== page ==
What I want you to know about living with my husband's depression

What I Want You to Know is a series of reader submissions. It is an attempt to allow people to tell their personal stories, in the hopes of bringing greater compassion to the unique issues each of us face. If you would like to submit a story to this series, click here. Today’s guest post is by Wendy. 

Sometimes the hardest part is seeing him so miserable and not being able to help. Nothing I do caused this, and nothing I do can make it better.

Sometimes the hardest part is having to always do the damn dishes myself, because he went to bed immediately after dinner, yet again.

Sometimes I torture myself with thoughts of an acquaintance of ours—a friendly, adventurous, loving family man who committed suicide.

Sometimes, when he covers his ears in pain at our children’s voices, I am not sure who I am sadder for, him or them.

Sometimes his brokenness makes me feel strong. I can get dinner on the table and keep us in clean clothes, function at work, help kids with homework and bedtime, remember to pay the bills, and do it all without whining and bitching. He is not a “third child” as some women snidely refer to their husbands. I know this man, and I know how much he does for us even with the black cloud pressing down. I know how much he would be doing if he were himself. He is doing the best he can, and I can pick up the rest.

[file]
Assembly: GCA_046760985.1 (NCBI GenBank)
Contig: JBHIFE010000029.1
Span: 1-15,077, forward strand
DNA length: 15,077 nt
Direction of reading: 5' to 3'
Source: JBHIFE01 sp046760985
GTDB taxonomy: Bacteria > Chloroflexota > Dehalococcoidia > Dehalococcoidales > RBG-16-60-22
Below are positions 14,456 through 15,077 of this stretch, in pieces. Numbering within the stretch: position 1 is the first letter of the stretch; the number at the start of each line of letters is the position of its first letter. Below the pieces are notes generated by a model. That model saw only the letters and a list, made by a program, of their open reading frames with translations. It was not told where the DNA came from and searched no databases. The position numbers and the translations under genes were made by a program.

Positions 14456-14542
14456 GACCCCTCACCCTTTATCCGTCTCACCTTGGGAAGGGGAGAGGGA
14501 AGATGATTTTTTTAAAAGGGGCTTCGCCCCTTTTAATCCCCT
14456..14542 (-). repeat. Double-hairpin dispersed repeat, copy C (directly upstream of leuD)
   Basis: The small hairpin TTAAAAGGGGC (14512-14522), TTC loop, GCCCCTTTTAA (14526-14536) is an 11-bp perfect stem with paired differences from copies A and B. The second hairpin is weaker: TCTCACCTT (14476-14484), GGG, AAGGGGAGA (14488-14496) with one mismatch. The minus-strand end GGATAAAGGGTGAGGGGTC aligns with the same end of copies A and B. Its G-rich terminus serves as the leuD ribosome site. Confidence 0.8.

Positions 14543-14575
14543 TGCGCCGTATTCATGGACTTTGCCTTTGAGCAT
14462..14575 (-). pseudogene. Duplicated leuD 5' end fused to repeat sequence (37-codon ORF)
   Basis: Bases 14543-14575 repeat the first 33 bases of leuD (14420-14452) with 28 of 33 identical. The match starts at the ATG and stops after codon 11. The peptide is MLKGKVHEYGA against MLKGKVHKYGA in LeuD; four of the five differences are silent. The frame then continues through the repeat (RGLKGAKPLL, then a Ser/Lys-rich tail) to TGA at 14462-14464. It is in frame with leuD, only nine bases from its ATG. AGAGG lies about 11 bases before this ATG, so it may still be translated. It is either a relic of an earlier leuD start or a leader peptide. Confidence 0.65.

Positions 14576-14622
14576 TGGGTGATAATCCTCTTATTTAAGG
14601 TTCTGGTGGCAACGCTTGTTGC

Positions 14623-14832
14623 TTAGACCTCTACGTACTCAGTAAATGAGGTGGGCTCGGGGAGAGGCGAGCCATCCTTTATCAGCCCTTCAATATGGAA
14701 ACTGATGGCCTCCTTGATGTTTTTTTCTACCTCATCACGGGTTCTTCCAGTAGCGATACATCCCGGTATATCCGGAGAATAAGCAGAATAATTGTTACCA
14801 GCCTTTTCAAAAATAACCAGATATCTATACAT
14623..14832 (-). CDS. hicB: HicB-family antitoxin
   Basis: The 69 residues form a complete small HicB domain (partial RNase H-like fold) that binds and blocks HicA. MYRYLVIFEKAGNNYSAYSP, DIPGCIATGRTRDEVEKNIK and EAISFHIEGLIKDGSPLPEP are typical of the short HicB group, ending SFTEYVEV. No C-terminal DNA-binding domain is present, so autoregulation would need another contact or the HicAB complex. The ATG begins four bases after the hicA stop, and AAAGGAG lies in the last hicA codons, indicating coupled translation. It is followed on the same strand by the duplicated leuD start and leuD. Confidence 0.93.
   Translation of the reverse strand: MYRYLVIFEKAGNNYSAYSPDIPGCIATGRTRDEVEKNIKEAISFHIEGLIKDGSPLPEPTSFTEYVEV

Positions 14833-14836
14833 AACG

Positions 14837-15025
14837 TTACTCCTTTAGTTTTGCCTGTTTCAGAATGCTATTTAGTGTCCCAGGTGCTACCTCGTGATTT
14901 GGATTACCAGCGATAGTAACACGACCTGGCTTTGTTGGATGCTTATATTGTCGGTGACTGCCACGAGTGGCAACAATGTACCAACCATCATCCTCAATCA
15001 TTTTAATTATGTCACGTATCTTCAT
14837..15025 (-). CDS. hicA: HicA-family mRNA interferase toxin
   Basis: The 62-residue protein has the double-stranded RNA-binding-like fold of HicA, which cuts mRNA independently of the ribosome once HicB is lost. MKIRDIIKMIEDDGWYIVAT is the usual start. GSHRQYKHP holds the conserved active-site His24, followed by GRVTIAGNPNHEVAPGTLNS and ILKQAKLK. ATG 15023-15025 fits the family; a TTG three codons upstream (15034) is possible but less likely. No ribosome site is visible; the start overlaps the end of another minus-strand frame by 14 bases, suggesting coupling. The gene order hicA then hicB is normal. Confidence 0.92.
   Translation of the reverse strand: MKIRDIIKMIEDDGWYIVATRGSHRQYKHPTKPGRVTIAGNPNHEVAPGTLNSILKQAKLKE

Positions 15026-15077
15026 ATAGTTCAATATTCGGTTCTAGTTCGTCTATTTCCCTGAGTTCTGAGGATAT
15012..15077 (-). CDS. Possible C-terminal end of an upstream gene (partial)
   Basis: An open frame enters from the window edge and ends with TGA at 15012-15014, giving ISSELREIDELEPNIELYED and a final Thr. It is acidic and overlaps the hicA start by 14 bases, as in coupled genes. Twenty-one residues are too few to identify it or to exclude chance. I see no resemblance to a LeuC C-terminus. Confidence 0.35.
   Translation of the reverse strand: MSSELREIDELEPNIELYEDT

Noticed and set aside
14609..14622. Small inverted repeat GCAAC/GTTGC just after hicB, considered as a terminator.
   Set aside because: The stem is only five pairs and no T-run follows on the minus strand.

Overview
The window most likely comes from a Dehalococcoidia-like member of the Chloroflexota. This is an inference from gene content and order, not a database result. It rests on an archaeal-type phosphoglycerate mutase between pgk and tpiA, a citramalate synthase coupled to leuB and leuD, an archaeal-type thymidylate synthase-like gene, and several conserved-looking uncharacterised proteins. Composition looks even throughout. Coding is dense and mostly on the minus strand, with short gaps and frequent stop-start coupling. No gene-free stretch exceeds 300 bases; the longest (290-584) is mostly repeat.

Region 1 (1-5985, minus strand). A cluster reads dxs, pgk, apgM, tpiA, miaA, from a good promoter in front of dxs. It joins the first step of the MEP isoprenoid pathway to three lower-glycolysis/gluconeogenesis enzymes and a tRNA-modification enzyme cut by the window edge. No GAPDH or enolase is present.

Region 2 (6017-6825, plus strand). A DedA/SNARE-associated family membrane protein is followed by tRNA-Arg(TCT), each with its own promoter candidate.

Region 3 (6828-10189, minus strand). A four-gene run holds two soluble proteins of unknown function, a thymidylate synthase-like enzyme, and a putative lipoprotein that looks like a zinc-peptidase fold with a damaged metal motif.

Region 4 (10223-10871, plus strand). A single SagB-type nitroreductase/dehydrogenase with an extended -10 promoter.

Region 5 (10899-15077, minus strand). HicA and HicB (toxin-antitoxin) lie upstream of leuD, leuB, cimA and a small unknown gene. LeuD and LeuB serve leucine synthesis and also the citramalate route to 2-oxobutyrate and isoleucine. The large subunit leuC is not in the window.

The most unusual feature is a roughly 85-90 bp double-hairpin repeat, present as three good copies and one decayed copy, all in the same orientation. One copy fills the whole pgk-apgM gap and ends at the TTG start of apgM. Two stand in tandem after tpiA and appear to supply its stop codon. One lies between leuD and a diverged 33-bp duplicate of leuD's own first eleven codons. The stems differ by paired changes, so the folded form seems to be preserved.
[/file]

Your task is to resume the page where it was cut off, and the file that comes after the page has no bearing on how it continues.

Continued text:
But sometimes I don’t want to. I want to be able to go to my nephew’s house after Christmas dinner while he stays home to put the kids to bed. I want someone else to fold the laundry. I want him to take the kids to the park and play, really PLAY with them like he used to (and I’m too lazy to—Mama doesn’t like to run).

Today he called me from work, where he was paralyzed between panic and misery. He had already scheduled a doctor’s appointment for tomorrow, and I arranged for his mom to watch the kids so I can accompany him. It’s the first time he’s made his own appointment—ever since he confessed he doesn’t feel like he deserves to feel better, I make sure to schedule them and get his prescriptions refilled. Does this mean he’s doing well and taking charge of his help, or does it mean he’s so far down he scared himself? I fear the latter. I hope the doctor can help.

I don’t resent my husband at all. Illness is illness, not a personal lapse. I don’t even mind having to the dishes, not really. I do, however, deeply resent the depression. It is hurting someone I love. It’s affecting my kids. I want it to go away.

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